3. Rich Harden = Defective Stretch Armstrong
Rich Harden is a mad beast on the mound - when he's healthy enough to start and stay in the game, he melts hitters in the box like ants under a magnifying glass. While fans should know him for his 1.77 ERA as a Cub, they instead know him as the guy with all the durability of a Faberge egg. If he can make 25 starts this year, the Cubs will dominate hitters in the division. If anyone sneezes near his shoulder, however, all those #40 jerseys in the stands could become the next #22. Look at how fast Ben Sheets went from ace to eating Hormel chili and watching Cosby Show re-runs all day.
Voices in John's Head say: Harden pitched 189 innings in 2004, before he was the hitter-eating monster he is today. So we can figure he's still got that in him somwheres. If he could combine that work load with his current skill set, we could be talking 14-15 wins.
4. CF is Fuk-ed
SI Covers: More harmful to careers than Alyssa Milano
I love Fukudome, I really do. Ever since he hit his first major league pitch off the brown ivy at Wrigley on Opening Day last year, I've exalted in his successes and said "lalalala I'm not listeniiiiiing" to his failures. But it's soon getting to the point where even I have to call bullshit. He hit .167 when righties threw curves to him. He hit .292 at Wrigley, means that road games hurt like a bastard - to the tune of .225. He got himself benched for the final of the World Baseball Classic because he was hitting a sterling .235. I really hope he can fix whatever is up, but at age 32, I think that's unlikely. If he doesn't start evening out his road numbers and hitting for more extra bases, all that Fuku merchandise people snapped up last April will go in the Pogs/Cabbage Patch Kids/Beanie Baby closet.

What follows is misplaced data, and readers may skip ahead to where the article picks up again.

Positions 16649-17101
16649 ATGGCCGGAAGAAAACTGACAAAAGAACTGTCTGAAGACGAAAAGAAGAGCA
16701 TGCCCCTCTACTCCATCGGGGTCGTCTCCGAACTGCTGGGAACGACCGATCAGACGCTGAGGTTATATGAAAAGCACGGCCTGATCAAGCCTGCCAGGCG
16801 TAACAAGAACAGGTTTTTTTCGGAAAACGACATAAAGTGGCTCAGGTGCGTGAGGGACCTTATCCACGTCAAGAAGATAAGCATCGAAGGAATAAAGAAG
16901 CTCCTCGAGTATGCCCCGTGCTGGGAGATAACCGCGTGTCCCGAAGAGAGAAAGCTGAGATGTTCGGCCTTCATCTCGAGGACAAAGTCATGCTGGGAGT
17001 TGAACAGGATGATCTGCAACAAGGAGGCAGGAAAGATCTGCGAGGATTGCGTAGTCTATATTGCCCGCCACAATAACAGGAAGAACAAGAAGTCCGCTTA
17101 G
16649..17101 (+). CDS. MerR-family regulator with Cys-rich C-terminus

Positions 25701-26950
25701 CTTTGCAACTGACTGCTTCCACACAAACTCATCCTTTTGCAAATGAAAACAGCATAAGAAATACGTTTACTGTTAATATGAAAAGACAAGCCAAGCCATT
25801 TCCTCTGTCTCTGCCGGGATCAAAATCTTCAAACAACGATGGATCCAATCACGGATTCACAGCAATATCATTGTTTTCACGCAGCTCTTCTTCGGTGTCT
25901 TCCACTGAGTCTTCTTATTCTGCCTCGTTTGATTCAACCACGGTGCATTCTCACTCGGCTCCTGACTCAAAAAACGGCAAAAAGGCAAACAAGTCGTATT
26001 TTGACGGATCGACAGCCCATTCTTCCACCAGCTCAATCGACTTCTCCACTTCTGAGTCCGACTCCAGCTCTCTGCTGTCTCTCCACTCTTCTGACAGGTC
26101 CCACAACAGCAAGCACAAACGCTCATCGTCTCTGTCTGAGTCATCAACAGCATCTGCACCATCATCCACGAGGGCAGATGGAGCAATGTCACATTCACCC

And behind him? Reed Johnson (bad back, trouble with sliders and curves) and Joey Gathright (OBP just north of .300).
Voices in John's Head say: His walk numbers still show plate discipline, and if he can match his road performances to the level of his home numbers, he'll be an above-average CF. It's not like Zombie Edmonds lit the world on fire last year (.209 BA at Wrigley).
5. Bradley's "Personality"
I know we're way more worried about the man's physical health, but as you may remember, there's the question of his mental health to consider as well. In a time when the media dogs are temporarily called off, Bradley still manages to come off at defensive and petulant in those rare occasions when the main papers manage to cover baseball in the off-season. Remember the last time the Cubs had personality issues? 2004. And we don't ever want to go back there.
Voices in John's Head say: While he hasn't always felt the love from reporters and fans, Bradley has in the past been known as a good teammate. It would be pretty hard for one guy to replicate the toxic locker room atmosphere of 2004. Plus, there's no Steve Stone to threaten anymore. Additionally, the motherfucker can hit.